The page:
Food For Good
Food may be at the center of our social lives, but when combined with philanthropic efforts, it can be a real catalyst for change for our community.
One of the traditions that is most often passed through generations is cooking. That’s what Srirupa Dasgupta and Christina Maldonado realized while trying to figure out how they could start employing refugees. With tons of knowledge about the foods of their home countries but other barriers to workforce entry, they realized they would be perfectly suited to work in the kitchen of an ethnic restaurant – and that’s how Upohar was born.
Literally translating to “gift,” Srirupa and Christina’s restaurant has been just that to the community of Lancaster. The New Holland Ave. staple serves vegetarian food from all over the world, as well as authentic Puerto Rican food at Cristina’s Criollo, their sister business. They also run a catering company. The individuals that they employ are often newly arrived refugees, or those who are held back by issues like language barriers. To get on a path toward economic self-sufficiency, the begin working at Upohar.
Srirupa says that her proudest moment in running her business thus far is the success she’s seen from her first batch of employees, citing that one was able to save enough money to reunite with her family, another became a first time homeowner, and another completed her coursework at HACC and became a teacher.
A little farther uptown, you’ll find Silantra Asian Kitchen, the Asian street food spot that serves made-from-scratch scallion pancake wraps, rice bowls, and salad bowls filled with fresh protein and vegetable options all drizzled with homemade sauces. Offering sides and a selection of craft beers, Silantra is the perfect lunch and dinner spot.
However, owners Sam and Cindy Guo say that their mission is far beyond just trying to sustain a thriving business – they want to give back to their community as well. They say that their social mission is to “eat good, do good and feel good,” to serve fresh food, help others lead healthy lives, and to make an impact and help the community.” They do this by donating all of their tips to local nonprofits, selecting one each month to make a donation to, as well as sourcing their food locally. They are hoping to start growing their own food soon, and are looking into opening more locations.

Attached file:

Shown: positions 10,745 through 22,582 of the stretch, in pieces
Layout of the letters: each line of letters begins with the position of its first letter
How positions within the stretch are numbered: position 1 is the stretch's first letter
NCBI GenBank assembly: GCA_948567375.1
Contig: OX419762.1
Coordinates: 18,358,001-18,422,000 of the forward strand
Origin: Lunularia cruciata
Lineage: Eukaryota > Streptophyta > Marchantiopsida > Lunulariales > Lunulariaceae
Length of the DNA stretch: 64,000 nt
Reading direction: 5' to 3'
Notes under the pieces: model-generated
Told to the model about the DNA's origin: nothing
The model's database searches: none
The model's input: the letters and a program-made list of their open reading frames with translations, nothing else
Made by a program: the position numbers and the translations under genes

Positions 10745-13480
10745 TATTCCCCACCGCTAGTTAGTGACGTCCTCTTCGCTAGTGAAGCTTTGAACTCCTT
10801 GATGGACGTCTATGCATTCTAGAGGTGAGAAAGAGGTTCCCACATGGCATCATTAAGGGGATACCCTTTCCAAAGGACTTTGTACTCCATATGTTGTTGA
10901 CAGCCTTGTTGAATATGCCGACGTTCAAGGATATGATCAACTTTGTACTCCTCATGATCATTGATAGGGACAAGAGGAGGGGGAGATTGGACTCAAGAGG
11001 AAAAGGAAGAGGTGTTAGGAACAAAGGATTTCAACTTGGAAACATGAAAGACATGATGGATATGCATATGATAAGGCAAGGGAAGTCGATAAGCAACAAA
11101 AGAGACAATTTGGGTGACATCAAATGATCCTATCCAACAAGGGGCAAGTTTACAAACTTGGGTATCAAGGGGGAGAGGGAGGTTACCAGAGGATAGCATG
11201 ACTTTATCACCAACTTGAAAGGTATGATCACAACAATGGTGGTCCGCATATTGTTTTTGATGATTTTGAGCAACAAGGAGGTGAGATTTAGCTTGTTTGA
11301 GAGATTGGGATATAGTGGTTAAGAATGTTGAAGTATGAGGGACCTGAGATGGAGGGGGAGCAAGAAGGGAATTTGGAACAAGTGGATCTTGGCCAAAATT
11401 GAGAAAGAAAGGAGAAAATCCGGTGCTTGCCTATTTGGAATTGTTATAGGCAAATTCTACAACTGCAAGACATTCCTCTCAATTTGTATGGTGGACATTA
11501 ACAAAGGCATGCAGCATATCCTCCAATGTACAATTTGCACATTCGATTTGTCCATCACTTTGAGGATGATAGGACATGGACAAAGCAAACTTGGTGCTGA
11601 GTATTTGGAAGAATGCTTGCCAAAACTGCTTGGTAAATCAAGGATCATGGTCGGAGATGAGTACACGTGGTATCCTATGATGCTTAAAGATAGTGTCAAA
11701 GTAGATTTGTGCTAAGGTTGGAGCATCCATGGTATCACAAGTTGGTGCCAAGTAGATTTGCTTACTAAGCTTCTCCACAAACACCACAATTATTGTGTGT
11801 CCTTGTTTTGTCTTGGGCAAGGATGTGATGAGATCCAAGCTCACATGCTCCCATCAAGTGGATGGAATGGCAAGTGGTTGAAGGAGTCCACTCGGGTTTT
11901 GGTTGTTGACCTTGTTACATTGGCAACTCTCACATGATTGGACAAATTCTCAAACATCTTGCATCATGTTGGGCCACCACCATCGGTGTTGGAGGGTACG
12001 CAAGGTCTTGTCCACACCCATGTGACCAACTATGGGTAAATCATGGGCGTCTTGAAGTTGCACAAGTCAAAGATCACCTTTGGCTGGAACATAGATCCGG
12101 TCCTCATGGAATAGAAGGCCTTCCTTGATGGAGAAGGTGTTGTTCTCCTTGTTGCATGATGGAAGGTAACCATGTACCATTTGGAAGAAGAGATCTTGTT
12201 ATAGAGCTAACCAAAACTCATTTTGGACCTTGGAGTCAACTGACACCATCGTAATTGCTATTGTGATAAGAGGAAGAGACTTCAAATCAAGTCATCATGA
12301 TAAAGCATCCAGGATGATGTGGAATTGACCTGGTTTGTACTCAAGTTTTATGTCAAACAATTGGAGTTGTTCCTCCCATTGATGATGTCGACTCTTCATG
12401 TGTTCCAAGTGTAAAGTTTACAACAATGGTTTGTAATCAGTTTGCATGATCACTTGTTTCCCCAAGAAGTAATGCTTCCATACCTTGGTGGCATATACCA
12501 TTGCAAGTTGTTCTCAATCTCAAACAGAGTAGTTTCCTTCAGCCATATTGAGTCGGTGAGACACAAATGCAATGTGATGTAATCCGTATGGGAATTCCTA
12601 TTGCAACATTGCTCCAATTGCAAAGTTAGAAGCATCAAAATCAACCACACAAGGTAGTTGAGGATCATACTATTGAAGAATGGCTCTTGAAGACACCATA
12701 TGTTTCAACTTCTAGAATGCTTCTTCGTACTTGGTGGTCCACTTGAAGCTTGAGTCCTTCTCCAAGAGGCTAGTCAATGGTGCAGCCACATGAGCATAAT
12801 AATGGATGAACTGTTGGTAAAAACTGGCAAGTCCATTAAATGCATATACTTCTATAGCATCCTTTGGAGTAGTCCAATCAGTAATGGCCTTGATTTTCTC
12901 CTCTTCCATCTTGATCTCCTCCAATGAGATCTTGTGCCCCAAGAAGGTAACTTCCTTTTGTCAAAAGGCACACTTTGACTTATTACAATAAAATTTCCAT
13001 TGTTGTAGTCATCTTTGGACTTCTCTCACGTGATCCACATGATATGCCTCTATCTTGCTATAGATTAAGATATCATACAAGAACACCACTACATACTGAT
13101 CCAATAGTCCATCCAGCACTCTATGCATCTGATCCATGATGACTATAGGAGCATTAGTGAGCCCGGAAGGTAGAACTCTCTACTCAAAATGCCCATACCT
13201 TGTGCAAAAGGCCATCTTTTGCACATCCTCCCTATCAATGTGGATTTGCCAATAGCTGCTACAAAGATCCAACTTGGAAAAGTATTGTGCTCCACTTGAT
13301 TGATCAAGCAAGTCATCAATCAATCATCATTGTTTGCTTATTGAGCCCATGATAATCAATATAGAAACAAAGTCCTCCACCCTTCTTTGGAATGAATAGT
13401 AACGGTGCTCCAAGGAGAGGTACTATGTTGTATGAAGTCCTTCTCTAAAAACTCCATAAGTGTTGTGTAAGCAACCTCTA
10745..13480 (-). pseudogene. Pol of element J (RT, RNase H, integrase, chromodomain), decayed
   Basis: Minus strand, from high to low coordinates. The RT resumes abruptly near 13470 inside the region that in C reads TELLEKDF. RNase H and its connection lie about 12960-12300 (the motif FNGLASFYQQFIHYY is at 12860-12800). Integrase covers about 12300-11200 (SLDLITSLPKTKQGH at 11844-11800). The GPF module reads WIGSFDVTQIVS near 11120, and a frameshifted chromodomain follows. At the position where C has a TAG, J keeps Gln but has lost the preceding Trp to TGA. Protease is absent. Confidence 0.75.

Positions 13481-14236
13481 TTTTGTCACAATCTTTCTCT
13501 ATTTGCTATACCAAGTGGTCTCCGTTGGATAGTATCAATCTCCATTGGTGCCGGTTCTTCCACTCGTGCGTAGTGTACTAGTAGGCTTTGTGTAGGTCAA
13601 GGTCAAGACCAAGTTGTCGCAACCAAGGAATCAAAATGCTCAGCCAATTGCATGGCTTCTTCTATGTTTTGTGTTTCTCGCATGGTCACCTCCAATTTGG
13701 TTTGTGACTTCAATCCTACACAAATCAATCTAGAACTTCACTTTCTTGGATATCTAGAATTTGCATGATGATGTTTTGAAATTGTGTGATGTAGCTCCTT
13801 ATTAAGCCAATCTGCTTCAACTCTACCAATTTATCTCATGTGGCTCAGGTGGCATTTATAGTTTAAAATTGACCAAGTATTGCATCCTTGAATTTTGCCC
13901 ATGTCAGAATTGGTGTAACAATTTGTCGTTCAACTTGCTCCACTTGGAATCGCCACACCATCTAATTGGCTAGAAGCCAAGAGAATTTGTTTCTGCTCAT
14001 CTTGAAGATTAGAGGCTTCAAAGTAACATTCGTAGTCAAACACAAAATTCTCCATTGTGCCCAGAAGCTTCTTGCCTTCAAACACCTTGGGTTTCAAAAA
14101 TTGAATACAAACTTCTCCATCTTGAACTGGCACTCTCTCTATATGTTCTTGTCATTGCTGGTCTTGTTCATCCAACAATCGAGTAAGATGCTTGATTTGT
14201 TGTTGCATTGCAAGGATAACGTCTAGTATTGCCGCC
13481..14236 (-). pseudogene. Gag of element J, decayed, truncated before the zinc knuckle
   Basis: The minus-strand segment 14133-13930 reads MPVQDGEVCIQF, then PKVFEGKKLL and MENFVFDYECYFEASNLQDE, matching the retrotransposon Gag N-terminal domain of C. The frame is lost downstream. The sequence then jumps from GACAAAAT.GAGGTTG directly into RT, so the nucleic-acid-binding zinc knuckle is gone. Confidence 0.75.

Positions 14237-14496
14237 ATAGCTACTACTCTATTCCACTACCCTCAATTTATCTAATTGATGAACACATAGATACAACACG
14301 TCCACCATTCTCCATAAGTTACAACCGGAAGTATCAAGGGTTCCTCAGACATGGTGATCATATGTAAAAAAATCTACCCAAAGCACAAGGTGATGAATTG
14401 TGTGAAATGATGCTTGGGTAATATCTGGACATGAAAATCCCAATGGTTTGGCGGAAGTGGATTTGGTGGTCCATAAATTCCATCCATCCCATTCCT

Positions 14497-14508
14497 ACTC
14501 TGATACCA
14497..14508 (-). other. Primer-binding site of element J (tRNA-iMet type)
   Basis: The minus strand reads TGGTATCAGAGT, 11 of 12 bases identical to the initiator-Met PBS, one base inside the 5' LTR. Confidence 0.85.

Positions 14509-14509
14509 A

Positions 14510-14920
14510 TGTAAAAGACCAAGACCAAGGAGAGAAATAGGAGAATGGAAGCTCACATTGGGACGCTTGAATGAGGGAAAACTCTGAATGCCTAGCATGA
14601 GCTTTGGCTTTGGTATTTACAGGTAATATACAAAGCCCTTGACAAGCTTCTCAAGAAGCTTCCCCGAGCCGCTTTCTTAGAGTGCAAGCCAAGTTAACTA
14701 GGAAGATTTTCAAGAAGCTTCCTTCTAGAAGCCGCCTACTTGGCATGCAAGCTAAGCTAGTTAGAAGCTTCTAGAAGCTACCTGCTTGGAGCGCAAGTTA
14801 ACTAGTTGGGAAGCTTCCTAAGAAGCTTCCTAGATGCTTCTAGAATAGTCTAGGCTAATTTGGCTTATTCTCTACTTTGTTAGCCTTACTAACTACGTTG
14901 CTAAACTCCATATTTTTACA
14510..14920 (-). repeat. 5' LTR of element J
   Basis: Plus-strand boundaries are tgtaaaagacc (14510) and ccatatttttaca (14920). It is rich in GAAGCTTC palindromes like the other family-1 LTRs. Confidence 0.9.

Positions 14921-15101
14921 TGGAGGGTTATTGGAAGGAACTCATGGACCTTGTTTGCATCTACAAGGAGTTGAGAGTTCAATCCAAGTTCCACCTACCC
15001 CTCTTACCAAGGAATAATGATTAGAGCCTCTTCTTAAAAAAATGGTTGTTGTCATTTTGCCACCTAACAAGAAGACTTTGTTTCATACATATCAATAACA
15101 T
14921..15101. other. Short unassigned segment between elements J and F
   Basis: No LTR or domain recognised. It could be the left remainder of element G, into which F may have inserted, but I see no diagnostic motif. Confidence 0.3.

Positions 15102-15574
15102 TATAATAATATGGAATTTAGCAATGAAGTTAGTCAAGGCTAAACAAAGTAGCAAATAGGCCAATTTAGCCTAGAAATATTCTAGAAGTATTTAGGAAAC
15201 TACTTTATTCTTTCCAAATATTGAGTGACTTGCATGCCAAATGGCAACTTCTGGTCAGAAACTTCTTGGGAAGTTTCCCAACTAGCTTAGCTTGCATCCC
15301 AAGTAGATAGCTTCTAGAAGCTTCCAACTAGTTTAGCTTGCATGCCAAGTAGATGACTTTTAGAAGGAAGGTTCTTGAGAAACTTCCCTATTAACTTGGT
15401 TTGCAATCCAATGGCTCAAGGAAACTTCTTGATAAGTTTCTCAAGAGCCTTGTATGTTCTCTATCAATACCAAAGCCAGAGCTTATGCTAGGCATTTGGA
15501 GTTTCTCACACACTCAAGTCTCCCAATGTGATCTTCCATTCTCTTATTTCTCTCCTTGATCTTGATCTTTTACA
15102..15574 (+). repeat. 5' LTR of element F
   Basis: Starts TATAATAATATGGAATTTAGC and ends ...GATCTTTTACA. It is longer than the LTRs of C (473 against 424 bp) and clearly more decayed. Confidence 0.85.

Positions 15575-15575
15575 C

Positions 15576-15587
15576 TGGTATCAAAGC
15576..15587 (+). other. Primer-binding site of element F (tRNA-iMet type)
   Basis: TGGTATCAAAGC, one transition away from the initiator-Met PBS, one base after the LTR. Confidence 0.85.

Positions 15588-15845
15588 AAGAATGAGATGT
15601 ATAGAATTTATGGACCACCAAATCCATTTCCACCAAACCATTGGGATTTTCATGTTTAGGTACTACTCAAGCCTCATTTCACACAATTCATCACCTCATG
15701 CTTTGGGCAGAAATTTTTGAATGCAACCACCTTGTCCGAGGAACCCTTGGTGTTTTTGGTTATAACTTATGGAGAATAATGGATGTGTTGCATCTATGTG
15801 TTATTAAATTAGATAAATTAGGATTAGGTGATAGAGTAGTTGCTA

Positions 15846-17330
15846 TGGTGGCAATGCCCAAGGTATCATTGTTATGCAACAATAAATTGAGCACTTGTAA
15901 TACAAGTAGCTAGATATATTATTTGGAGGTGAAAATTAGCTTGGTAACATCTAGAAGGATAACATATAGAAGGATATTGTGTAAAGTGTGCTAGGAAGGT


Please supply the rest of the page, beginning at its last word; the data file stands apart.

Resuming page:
New on the scene is also Lancaster Fellow Foodies, the meal service company that aims to lift families out of poverty by providing well-paid jobs and development programs on their team. Husband and wife team chefs Rebecca and Michael Bedenbaugh work to plan events that support the small farm economy as all of their foods are sourced locally. They host everything from dinner pop up parties to farm tours, workshops and dinners to provide education and the enjoyment of green spaces.
With so many culinary options out there on the market, it can be challenging to decide what’s most appealing to your wallet and your palette. But it’s important to remember where your money is going, and how much you can show your support for your community through where you choose to spend it. With options that provide you as much quality as they do ethical satisfaction, the choice seems obvious to us.